Joker Tone Course - DAW Session Track Order

DAW Session Track order (Part 5)

This is the fifth part of the DAW project organization series, and this one is about the DAW Session Track order for your music production.

In the previous blog posts in this series, I have already listed a few points to make the DAW Session more manageable.

With an additional DAW session track order that you keep in each of your productions, you have the final element for an optimally organized music production on the digital level.

Sorting the tracks

As a teenager, I started playing guitar, singing, writing my own songs, and playing on stage with my bands. In a 5-piece rock band, we had a quick stage set-up, just like in any other kind of formation.

The drummer sat at the back, if possible, on a podium to have a better overview. The bassist positioned himself in front of the drummer, slightly offset to his left or right. The two guitarists split up on the left and right flanks, while the singer and frontman were allowed to take over the presence and animation of the audience from the middle.

I adopted this staggering of a live band from the beginning as the order of the tracks in a recording project and it is still reflected today in my DAW Session Track order.

This sorting is by no means a standard, and everyone has their own personal feelings and opinions. As an example, you could also choose the order according to the “importance” of the tracks in the song. Or divide them up according to rhythm or lead parts. There are no rules here.

The only rule there should be is the continuity of your DAW track session order.

I have learned a lot from my band and stage experiences. For example, 99% of a sound check started with the drums, followed by the bass, guitars, and other instruments, and finally the vocals. In the mixing process, I also followed this procedure in this order for a long time. At some point, I changed this sequence in the mixing process, but the DAW session track order in the visual layout remained the same. I’ve gotten so used to it that I can immediately find my way around in each of my sessions.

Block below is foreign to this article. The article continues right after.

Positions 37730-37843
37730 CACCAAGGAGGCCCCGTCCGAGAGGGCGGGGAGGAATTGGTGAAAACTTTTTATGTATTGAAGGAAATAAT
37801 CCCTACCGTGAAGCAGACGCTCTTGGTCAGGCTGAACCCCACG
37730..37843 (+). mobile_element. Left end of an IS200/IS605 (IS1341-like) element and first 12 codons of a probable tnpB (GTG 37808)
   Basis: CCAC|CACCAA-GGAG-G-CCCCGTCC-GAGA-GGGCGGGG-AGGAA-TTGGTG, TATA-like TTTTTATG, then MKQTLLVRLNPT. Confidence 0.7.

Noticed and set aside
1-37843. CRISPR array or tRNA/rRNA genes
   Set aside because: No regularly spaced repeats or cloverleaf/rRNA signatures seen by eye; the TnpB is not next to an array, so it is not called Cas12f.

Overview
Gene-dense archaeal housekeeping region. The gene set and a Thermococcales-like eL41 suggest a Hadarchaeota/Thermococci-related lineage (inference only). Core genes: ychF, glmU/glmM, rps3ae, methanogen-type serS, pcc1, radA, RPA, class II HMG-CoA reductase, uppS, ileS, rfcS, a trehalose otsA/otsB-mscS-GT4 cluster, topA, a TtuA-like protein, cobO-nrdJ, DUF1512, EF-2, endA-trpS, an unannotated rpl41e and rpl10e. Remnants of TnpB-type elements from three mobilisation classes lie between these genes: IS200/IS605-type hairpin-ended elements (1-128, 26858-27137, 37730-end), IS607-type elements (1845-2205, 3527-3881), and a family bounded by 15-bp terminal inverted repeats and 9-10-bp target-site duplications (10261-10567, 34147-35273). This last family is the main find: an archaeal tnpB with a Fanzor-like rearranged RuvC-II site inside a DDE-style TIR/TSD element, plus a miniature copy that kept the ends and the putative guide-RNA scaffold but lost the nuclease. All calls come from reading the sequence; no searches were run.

The groups/routing folders

My DAW session track order starts with the respective groups or in Pro Tools the so-called routing folders. On the one hand, these serve as a visual effect to make the assigned tracks disappear as if they were in an order and to be able to unpack them again. On the other hand, the folder with its own fader, insert, and bus functions acts as a sub-bus (aux track).

  • BASS
  • INST

In this order, you can immediately recognize the stage setup of a “normal” rock band at a glance. By collapsing the folders, I have a rough overview of all the groups right next to each other in a minimal space.

Track types within the group:

Each group contains the following track types, which are also subject to a certain DAW Session Track order structure:

Audio tracks

The audio tracks contain the important audio data of the session. If possible, only the final edited audio tracks are shown in a mixing session. Everything that is not required has been hidden or already deleted.

Subgroups (Aux Tracks)

In the subgroups, the individual tracks can be combined to control them together or to equip them with the same effects. Several recordings of the microphones from a guitar amp can be brought together here, or even all the background vocals before they are routed to the main VOCALS group.

Effects Aux

The aux tracks with the effects are a crucial part of the final sound and are always placed at the end of the main group after the audio tracks.

In the past, I often placed them at the end of the session like on an analog mixing console, but this turned out to be rather cumbersome in the DAW Session Track Order.

Tracks after the groups


Even though I personally use very few VCAs effectively in my workflow, I always have them in the layout of my DAW Session Track order. When I was still using an Avid controller with EuCon protocol in Pro Toos, VCAs were not only useful for track group control.